One essential academic task that the team identified was listening (Hernandez, Thomas and Schuemann 47). As simple a task as listening might appear, their research found that complex listening situations like participating in a quick-paced group discussion can be difficult for ELLs, especially if the subject matter is controversial or culturally bound (Hernandez, Thomas and Schuemann 47-48). Hernandez, Thomas, and Schuemann state that listening and reading are the “most required” language abilities for acquiring new information, and students demonstrate this acquisition through speaking and writing (48). However, this too can be difficult for ELLs in mainstream classes because academic language proficiency develops slower than social language proficiency (de Jong and Harper 104). Knowing this can help faculty design group discussions that take into account possible challenges that ELLs might face when participating. 

The corpus research offered more helpful information. The development team consulted two corpus linguistic experts from Georgia State University to analyze class lectures and written course materials, including assigned textbook readings. The written language corpus revealed that students who were enrolled in four courses were expected to read more than 700,000 words in a semester, which included the recycling of nearly 30,000 different words (Hernandez, Thomas and Schuemann 46). When one considers that research has shown that most advanced ESL students have vocabularies of 5,000 words or less (Hernandez, Thomas and Schuemann 46), it is easy to see how frustration can set in for these students. Limited vocabulary presents challenges for ELLs in understanding content and expressing ideas.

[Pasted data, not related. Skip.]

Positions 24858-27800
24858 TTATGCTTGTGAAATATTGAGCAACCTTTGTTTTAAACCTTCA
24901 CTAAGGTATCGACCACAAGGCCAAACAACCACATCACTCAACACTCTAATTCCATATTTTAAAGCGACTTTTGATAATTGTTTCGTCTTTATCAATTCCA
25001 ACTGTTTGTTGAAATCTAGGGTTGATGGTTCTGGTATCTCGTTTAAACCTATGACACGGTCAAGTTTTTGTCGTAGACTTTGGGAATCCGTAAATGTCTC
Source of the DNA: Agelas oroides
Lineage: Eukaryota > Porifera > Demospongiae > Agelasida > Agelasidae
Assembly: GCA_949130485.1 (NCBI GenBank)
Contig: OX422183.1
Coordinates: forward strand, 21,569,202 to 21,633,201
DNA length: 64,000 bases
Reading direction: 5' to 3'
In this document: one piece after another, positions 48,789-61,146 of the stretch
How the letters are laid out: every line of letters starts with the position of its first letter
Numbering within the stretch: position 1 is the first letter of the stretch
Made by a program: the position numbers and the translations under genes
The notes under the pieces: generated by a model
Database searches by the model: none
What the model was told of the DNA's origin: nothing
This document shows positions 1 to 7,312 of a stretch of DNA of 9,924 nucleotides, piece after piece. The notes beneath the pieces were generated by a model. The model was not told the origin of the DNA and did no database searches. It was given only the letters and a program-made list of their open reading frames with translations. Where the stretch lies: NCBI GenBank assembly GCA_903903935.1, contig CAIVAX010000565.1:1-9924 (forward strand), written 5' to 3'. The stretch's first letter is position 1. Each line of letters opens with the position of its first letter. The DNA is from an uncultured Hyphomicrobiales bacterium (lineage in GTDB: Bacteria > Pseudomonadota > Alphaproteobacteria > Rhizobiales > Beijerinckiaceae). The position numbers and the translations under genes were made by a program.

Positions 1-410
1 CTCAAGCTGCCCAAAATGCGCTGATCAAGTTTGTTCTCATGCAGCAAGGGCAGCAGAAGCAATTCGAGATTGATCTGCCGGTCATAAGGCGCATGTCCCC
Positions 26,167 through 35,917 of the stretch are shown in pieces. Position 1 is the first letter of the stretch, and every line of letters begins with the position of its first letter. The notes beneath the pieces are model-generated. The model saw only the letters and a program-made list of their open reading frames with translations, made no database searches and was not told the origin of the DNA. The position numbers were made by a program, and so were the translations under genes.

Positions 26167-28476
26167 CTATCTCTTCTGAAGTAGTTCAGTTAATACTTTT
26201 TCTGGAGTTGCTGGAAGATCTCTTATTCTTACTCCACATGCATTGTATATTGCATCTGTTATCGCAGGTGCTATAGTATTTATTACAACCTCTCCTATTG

The oral language corpus research found that during lectures faculty often employed rhetorical questioning by asking and answering their own questions. This practice can present challenges for ELLs because it does not align with the teaching model of ESL classes. Additionally, the conversational style used in many general education courses did not align with the academic style used in ESL classrooms. This research also revealed that faculty did not vary their conversational speed or vocabulary to increase accessibility for ELLs. Finally, the findings showed that faculty tended to make cultural references that were confusing for ELLs (Hernandez, Thomas and Schuemann 47). Teachers in linguistically diverse classrooms are often unaware of the impact that their conversational style, cultural allusions, and vocal modulations (or lack thereof) might have on ELLs. Adjustments in these areas can make class discussions more beneficial for ELLs.